The origins of marketing – the Coca-Cola way
Coca-Cola was at least partially responsible for inventing many of marketing’s most enduring techniques. Only a few short years after founder John Pemberton served up the first glass of Coca-Cola at Jacobs’ Pharmacy in Atlanta in 1886, Coca-Cola’s second owner Asa Candler used coupons and sampling to get people to try it with the aim of building an audience. The coupons read: ’This card entitles you to one glass of free Coca-Cola at the fountain dispenser of genuine Coca-Cola.’
He mailed these coupons to households across America as Coca-Cola grew. According to Coca-Cola’s chief archivist Phil Mooney, 1 in 10 Americans redeemed a coupon for a free glass of Coca-Cola in the 1890s.
Candler, a pharmacist by trade but instinctively a brilliant marketer, printed Coca-Cola calendars to try to get the brand into people’s homes. To get the drink into other pharmacies, he created serving trays and posters and gave away branded apothecary scales and other equipment used by pharmacists that might convince them to stock the drink.
“The pharmacy was like the Facebook of the late 19th century,” says Coca-Cola chief marketing and commercial officer Joe Tripodi, “it was where people would go to meet and share news.”
Candler gave away branded wallets to men and hand mirrors to women. Candler opened the door to what would eventually become a global branded merchandising business. Later, he would transform the brand through the discipline of design. By 1915 Coca-Cola had become very successful and had spawned a number of imitators so Candler needed to restore Coca-Cola’s status as a unique product.
At the time all soft drinks were packaged in straight bottles. When they were refrigerated the label would often come away from the cold, glass bottle, leaving no brand distinction. Candler held a competition in 1915, briefing Coke’s bottlers to come up with a solution. Their brief was to “ensure customers would recognise a Coca-Cola bottle even if they picked it up in the dark”. Enter the famous contoured bottle, a design that changed the game. That bottle, the script brand logo (which was created by Candler’s bookmaker Frank Robinson) and the secret formula of Coca-Cola all remain intact today.
If only Coke could bottle optimism
When I journeyed to Coca-Cola HQ in Atlanta, Georgia, to meet the people charged with growing the world’s most famous brand (see cover story), I expected three days of self-congratulating fanfare, celebrations and bunting. It was, after all, the eve of Coca-Cola’s 125th birthday. I also expected to have to negotiate my way through a slick media operation with heavy-handed PRs ensuring genuine journalist access was kept to a minimum.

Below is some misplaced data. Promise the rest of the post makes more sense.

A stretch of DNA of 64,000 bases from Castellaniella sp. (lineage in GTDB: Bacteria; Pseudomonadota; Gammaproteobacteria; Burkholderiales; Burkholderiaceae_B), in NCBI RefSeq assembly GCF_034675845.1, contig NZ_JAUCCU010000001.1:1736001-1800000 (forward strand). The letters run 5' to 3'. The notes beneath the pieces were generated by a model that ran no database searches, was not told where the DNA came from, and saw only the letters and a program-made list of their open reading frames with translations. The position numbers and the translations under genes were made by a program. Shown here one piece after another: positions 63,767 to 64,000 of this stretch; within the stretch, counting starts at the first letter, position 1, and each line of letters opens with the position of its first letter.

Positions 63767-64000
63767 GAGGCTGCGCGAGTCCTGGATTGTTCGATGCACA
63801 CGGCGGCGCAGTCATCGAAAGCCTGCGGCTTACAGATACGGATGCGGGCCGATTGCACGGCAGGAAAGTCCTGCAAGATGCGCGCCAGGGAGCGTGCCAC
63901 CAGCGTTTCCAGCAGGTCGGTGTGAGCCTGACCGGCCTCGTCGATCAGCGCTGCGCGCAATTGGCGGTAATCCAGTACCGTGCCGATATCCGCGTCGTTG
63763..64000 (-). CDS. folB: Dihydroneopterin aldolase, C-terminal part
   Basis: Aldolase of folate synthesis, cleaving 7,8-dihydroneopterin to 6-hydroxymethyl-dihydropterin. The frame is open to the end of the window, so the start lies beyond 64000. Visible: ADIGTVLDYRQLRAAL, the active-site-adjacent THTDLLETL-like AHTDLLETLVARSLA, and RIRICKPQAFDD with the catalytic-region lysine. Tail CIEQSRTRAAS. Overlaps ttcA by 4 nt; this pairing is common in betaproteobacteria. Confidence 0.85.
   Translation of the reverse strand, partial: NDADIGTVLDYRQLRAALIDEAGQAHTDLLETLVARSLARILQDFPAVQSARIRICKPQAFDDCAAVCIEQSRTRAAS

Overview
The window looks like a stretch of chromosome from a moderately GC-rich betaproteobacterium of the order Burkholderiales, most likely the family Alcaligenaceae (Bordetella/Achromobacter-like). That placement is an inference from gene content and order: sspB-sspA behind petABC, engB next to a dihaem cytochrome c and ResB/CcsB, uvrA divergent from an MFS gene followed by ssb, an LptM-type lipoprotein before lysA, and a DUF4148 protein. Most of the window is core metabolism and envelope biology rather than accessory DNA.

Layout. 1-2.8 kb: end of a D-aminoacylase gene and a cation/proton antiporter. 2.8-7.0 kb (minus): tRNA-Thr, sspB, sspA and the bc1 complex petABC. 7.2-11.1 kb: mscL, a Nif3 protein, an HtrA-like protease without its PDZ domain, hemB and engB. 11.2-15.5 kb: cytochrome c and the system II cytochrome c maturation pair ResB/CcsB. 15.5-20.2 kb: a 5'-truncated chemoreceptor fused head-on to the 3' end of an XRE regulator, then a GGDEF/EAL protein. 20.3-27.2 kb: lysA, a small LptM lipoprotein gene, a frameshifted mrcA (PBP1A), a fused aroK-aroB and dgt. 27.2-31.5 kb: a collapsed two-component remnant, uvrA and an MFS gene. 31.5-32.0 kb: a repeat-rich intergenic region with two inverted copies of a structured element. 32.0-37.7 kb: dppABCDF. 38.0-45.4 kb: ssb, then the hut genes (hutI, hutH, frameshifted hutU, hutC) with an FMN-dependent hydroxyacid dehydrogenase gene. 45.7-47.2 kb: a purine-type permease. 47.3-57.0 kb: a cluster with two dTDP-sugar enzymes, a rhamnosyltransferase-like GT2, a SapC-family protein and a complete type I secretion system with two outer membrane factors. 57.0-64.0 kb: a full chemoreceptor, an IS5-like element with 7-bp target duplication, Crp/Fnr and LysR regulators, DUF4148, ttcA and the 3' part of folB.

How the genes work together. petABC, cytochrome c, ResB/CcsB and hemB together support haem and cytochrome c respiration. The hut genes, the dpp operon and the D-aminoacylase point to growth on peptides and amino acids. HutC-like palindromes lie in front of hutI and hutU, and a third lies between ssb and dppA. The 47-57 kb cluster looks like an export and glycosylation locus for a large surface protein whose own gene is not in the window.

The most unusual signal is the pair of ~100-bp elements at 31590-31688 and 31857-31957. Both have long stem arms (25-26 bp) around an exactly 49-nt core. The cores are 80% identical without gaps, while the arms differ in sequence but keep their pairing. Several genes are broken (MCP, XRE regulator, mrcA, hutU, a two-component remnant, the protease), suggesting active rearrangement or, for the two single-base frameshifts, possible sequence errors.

The reality was very different. Executives from all levels within every department were keen to talk. There is a very clear sense of positivity and optimism at Coke, which is just as well as it aims to double its revenue to $200bn by 2020. That optimism is present in the latest gizmo to be developed by the company, the Freestyle machine (we’ve called it Coke’s answer to the iPad). It’s there in the bottle Coca-Cola is working on that will be 100% made from recycled plant material. And it is there for all to see in our mini-profile of Wendy Clark, senior vice-president for integrated marketing. She describes her focus on getting shareable content not just to Coca-Cola’s 26 million Facebook fans but to the 585 million other people on Facebook that Coke’s Facebook fans are connected to. Optimism indeed.
But twinned with that positivity, everywhere I looked, was a healthy humility a paranoia running throughout the command centre of the Coca-Cola Company. It comes from a determination never to forget the things that made Coke the icon it is. In every exchange I had with executives from every level and across multiple departments, I could feel a sense of caution and fear/ the fear that the company’s culture could revert back to an arrogance that, according to CEO and chairman Muhtar Kent, nearly brought Coca-Cola to its knees in recent times.
Senior vice-president for public affairs Clyde Tuggle for example, asserts that “Coke’s success was built on great PR moments”. But he also remembers a story (he visibly cringes when he tells it to me) of former Coke CEO Douglas Ivester looking to design a vending machine to operate in hot countries that would charge more as temperatures increased.
Nobody from Coca-Cola hid during my stay in Atlanta. No executive refused to answer a question. I’ve covered Coke for years and this wasn’t always the company’s way. Mistakes have been made and the scars are still visible. But Coca-Cola now feels aligned from the inside and though its growth targets are outlandishly ambitious, this is one company you would bet on succeeding.